Photo Credit: Black Lives Matter
In honor of Black History Month in the United States, my Poetry Corner February 2015 features the poem “Vida Obscura” (Obscure Life) by Brazil’s greatest black poet João da Cruz e Sousa (1861-1898).
Born in the Southern State of Santa Catarina, Cruz e Sousa was the son of freed slaves. (Not until 1888 was slavery totally abolished in Brazil.) When their former slave owners adopted and gave João da Cruz their surname Sousa, it became both a blessing and a curse for the child named after Saint John of the Cross.
After he revealed great intellectual aptitude, they enrolled ten-year-old João de Cruz in the Liceu Provincial where he spent the next five years studying French, English, Latin, Greek, mathematics, and the Natural Sciences.
Exposed to higher education and Brazilian white society, Cruz e Sousa assumed he could enjoy the same dignity and rights of whites. But late nineteenth century Brazilian society was not yet ready for the learned, talented, and multilingual black man who did not know his place. His bold and independent manner was viewed as arrogant. Judging from his poem, “Acrobata da Dor” (Acrobat of Pain), he hid his humiliation from those around him.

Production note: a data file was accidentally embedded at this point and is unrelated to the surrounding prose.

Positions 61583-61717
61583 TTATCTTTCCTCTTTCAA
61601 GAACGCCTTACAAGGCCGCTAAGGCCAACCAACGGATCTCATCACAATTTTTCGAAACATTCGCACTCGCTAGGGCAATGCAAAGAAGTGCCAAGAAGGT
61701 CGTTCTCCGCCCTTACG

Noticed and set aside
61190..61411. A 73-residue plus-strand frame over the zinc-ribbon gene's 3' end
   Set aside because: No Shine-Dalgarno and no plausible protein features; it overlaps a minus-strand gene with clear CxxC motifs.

He guffaws, laughs, in a tormented laughter,
Like a clown, unhinged, nervous,
He laughs, in an absurd laughter, inflated
With an irony and a violent pain.
Fleeing racial prejudice in his home state, Cruz e Sousa moved to Rio de Janeiro where he worked as the archivist of Rio’s Central Railway Station. At twenty-six years old, already married and father of three, he struggled with financial problems and poor health.
In “O Assinalado” (The Branded), Cruz e Sousa laments his affliction and misfortune but observes that they provide food for the soul.
But this same shackle of affliction,
But this same extreme Misfortune
Makes your pleading soul grow
And blossom into stars of tenderness.
In adopting the new French Symbolist poetry of Charles Baudelaire (1821-1867) and others, Cruz e Sousa countered the Parnassian poetic style, the dominant style among leading Brazilian poets at that time. Among Brazil’s literary circle, some branded him the “Black Swan;” others the “Black Dante.”
Lack of recognition by his peers drove Cruz e Sousa to strive harder for perfection in his art. In “Alma Solitária” (Solitary Soul), he dispels his melancholy which he likened to an adolescent archangel forgotten in the Valley of Hope.
O Soul sweet and sad and pulsating!
What kitharas weep solitaries
Across distant Regions, visionaries
Of your Dream secret and fascinating!
His battle with tuberculosis took his last profound breath. He was only thirty-six.
You can learn more about Cruz e Sousa’s contribution to Brazil’s poetic tradition and read his poem, “Vida Obscura” (Obscure Life), in its original Portuguese and English versions at my Poetry Corner February 2015.